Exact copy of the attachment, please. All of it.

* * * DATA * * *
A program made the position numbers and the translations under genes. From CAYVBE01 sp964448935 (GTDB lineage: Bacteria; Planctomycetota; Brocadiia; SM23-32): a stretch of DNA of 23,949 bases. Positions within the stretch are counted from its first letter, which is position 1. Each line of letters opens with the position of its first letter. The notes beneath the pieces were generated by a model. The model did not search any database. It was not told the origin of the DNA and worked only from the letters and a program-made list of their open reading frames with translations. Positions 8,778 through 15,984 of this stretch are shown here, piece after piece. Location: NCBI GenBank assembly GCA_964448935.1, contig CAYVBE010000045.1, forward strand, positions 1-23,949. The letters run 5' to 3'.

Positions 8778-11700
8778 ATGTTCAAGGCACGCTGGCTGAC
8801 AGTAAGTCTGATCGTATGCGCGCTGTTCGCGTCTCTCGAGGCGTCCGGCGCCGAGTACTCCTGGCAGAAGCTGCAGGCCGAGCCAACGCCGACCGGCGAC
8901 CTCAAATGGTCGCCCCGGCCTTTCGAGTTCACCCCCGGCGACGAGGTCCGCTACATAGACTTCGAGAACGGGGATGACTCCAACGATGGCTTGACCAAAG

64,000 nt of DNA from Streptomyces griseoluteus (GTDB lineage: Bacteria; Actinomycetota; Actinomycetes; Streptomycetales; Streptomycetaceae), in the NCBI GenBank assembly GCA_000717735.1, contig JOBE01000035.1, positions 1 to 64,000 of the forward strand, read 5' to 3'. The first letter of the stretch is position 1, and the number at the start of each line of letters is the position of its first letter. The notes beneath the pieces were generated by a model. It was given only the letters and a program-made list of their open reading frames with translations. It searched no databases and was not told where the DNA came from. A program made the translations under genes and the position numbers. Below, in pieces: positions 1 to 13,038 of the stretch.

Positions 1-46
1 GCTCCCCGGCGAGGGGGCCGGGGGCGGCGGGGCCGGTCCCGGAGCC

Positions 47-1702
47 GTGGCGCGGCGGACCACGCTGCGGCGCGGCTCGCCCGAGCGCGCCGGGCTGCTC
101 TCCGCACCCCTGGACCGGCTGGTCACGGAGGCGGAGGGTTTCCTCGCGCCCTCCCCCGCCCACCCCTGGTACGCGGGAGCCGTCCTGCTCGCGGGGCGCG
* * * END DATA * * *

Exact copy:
A program made the position numbers and the translations under genes. From CAYVBE01 sp964448935 (GTDB lineage: Bacteria; Planctomycetota; Brocadiia; SM23-32): a stretch of DNA of 23,949 bases. Positions within the stretch are counted from its first letter, which is position 1. Each line of letters opens with the position of its first letter. The notes beneath the pieces were generated by a model. The model did not search any database. It was not told the origin of the DNA and worked only from the letters and a program-made list of their open reading frames with translations. Positions 8,778 through 15,984 of this stretch are shown here, piece after piece. Location: NCBI GenBank assembly GCA_964448935.1, contig CAYVBE010000045.1, forward strand, positions 1-23,949. The letters run 5' to 3'.

Positions 8778-11700
8778 ATGTTCAAGGCACGCTGGCTGAC
8801 AGTAAGTCTGATCGTATGCGCGCTGTTCGCGTCTCTCGAGGCGTCCGGCGCCGAGTACTCCTGGCAGAAGCTGCAGGCCGAGCCAACGCCGACCGGCGAC
8901 CTCAAATGGTCGCCCCGGCCTTTCGAGTTCACCCCCGGCGACGAGGTCCGCTACATAGACTTCGAGAACGGGGATGACTCCAACGATGGCTTGACCAAAG

64,000 nt of DNA from Streptomyces griseoluteus (GTDB lineage: Bacteria; Actinomycetota; Actinomycetes; Streptomycetales; Streptomycetaceae), in the NCBI GenBank assembly GCA_000717735.1, contig JOBE01000035.1, positions 1 to 64,000 of the forward strand, read 5' to 3'. The first letter of the stretch is position 1, and the number at the start of each line of letters is the position of its first letter. The notes beneath the pieces were generated by a model. It was given only the letters and a program-made list of their open reading frames with translations. It searched no databases and was not told where the DNA came from. A program made the translations under genes and the position numbers. Below, in pieces: positions 1 to 13,038 of the stretch.

Positions 1-46
1 GCTCCCCGGCGAGGGGGCCGGGGGCGGCGGGGCCGGTCCCGGAGCC

Positions 47-1702
47 GTGGCGCGGCGGACCACGCTGCGGCGCGGCTCGCCCGAGCGCGCCGGGCTGCTC
101 TCCGCACCCCTGGACCGGCTGGTCACGGAGGCGGAGGGTTTCCTCGCGCCCTCCCCCGCCCACCCCTGGTACGCGGGAGCCGTCCTGCTCGCGGGGCGCG